in reply to Re^4: TMTOWTDI... and most of them are wrong
in thread TMTOWTDI... and most of them are wrong

Paul Graham is famous for selling his company and writing a book. Paul might be a good programmer, but his book didn't have much technical material in it, so I really couldn't say.

He's also rather well known in the Lisp world for his other books - ANSI Common Lisp (exactly what it says on the tin) and On Lisp (a rather good advanced lisp book) :-)

I don't know Lisp, so I wouldn't be able to tell from his code anyway.

As a (mostly ex- these days unfortunately) Lisp programmer I'd say he's pretty darn good.

Not to say that I'd agree with every word he says on technical subjects (like don't agree with everything merlyn or TheDamian say :-), but I'd pay attention.

In general, I feel like the whole "languages for smart people" thing is often hauled out as an excuse for writing obfuscated code that would fail your test 2. Most of us are less smart than we like to think when it comes to programming, and even smart people are often smart in different ways.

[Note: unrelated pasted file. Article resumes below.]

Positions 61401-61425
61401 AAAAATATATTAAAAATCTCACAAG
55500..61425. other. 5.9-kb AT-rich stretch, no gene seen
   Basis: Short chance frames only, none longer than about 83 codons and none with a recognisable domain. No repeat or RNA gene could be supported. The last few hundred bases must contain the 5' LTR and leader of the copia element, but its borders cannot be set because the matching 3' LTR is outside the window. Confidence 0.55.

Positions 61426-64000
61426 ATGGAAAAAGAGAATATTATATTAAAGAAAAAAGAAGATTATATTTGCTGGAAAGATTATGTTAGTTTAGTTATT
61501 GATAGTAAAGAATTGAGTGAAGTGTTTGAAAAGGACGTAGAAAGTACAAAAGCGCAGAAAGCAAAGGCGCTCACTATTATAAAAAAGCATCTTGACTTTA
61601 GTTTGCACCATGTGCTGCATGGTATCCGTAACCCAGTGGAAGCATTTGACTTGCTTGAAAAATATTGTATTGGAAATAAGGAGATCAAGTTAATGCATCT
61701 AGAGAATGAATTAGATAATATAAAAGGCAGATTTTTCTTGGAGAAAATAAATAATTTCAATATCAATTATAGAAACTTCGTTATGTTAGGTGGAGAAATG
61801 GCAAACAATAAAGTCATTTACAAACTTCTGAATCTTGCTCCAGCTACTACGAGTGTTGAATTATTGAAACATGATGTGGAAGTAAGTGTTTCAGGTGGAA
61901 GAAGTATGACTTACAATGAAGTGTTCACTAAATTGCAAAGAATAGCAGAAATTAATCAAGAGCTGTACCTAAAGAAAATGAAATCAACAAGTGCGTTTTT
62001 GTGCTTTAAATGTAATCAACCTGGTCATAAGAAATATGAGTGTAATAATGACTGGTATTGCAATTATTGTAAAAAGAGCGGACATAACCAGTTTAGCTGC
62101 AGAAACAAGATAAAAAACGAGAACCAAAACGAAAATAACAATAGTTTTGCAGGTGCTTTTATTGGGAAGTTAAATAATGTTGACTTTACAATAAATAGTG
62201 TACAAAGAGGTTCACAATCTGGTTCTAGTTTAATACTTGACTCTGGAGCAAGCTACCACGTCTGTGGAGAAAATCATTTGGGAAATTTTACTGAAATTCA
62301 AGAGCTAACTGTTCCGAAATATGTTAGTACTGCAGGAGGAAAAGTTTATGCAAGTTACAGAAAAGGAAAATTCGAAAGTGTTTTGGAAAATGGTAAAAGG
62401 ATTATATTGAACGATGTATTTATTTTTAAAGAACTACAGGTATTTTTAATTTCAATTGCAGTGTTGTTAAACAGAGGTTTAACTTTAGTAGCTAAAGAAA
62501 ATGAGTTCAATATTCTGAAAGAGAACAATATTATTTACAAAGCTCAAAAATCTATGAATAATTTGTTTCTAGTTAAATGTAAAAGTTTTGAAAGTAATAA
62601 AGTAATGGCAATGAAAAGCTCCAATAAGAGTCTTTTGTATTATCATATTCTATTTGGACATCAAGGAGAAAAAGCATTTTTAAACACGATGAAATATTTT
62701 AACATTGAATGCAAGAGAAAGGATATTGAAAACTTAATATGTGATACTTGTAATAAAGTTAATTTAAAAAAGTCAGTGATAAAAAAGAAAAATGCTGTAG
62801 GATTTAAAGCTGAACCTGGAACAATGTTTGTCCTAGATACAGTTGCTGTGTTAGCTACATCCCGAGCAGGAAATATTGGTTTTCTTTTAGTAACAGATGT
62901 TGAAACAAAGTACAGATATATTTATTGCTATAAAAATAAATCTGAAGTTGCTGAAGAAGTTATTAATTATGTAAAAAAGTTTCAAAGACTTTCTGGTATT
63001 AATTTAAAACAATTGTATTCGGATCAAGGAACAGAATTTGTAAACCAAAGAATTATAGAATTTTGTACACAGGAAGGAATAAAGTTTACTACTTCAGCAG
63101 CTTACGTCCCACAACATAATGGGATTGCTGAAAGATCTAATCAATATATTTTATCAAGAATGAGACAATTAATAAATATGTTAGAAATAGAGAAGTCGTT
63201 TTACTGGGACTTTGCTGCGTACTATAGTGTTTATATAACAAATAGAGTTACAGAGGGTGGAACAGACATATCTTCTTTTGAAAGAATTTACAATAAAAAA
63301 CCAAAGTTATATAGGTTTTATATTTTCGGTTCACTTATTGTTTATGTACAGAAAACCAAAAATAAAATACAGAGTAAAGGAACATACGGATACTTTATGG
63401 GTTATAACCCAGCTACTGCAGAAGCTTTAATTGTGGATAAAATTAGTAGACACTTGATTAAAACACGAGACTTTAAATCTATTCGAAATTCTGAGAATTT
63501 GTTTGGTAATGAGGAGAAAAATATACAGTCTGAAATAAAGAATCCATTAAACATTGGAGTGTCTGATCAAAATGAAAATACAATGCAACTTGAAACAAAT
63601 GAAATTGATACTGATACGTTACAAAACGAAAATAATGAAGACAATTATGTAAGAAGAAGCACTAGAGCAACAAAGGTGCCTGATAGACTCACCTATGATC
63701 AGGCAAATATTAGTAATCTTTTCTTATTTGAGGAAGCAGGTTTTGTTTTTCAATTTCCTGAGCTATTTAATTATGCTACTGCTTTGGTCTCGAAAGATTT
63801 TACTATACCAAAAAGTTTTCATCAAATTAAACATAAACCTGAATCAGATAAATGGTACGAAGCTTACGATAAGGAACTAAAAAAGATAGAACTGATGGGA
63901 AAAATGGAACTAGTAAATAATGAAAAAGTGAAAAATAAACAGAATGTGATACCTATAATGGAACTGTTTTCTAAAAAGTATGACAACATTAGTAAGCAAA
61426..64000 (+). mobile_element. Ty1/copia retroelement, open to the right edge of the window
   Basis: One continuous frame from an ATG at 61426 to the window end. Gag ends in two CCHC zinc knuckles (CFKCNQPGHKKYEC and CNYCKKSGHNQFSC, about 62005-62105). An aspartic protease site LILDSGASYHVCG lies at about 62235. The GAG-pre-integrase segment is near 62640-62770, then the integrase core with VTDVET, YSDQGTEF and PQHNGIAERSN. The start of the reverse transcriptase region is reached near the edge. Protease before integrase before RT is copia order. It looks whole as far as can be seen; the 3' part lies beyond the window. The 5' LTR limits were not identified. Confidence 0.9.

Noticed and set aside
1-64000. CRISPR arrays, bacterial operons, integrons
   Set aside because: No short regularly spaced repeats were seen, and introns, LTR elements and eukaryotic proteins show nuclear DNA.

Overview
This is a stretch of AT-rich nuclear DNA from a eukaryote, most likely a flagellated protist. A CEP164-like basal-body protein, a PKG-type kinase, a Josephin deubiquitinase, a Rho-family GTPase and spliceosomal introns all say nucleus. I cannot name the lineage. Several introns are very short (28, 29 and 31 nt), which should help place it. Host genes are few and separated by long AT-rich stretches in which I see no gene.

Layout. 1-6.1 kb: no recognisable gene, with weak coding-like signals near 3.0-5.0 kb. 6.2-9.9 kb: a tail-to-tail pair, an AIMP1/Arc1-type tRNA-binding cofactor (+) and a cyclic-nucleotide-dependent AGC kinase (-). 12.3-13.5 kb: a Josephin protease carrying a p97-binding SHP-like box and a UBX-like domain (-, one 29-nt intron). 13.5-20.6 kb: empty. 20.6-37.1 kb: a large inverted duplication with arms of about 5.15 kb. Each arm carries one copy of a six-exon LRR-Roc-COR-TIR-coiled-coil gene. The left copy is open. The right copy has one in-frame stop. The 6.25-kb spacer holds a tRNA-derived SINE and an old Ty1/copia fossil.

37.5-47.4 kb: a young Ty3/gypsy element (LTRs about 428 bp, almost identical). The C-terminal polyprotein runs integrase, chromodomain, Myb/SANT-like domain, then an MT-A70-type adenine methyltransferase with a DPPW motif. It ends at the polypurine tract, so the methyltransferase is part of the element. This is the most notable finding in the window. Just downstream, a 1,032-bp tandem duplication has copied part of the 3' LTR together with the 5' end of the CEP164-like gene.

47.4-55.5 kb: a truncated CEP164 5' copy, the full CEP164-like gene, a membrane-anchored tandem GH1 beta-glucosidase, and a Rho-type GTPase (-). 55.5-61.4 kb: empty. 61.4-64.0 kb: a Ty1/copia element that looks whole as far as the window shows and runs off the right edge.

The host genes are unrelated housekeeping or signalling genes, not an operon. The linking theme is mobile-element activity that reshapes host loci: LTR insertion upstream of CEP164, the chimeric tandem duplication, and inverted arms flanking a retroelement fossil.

You're right, it is sometimes used as an excuse for terrible code - but anybody who does is completely missing the point Graham is trying to make. You can write obfu code that only "smart" people can understand in any language.

While he didn't win any friends by the way he named the LFM and LFSP divide I think there is an interesting contrast to be made between languages like Lisp and Perl whose philosophy seems to be to trust the programmer to use powerful tools appropriately, and languages like Java and Python that seem, to quote Graham, "deliberately restrict the abstractive power of the language".

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Re^6: TMTOWTDI... and most of them are wrong
by perrin (Chancellor) on Jul 02, 2005 at 01:48 UTC
    I'll be glad to accept Graham's Lisp books as proof of his technical chops.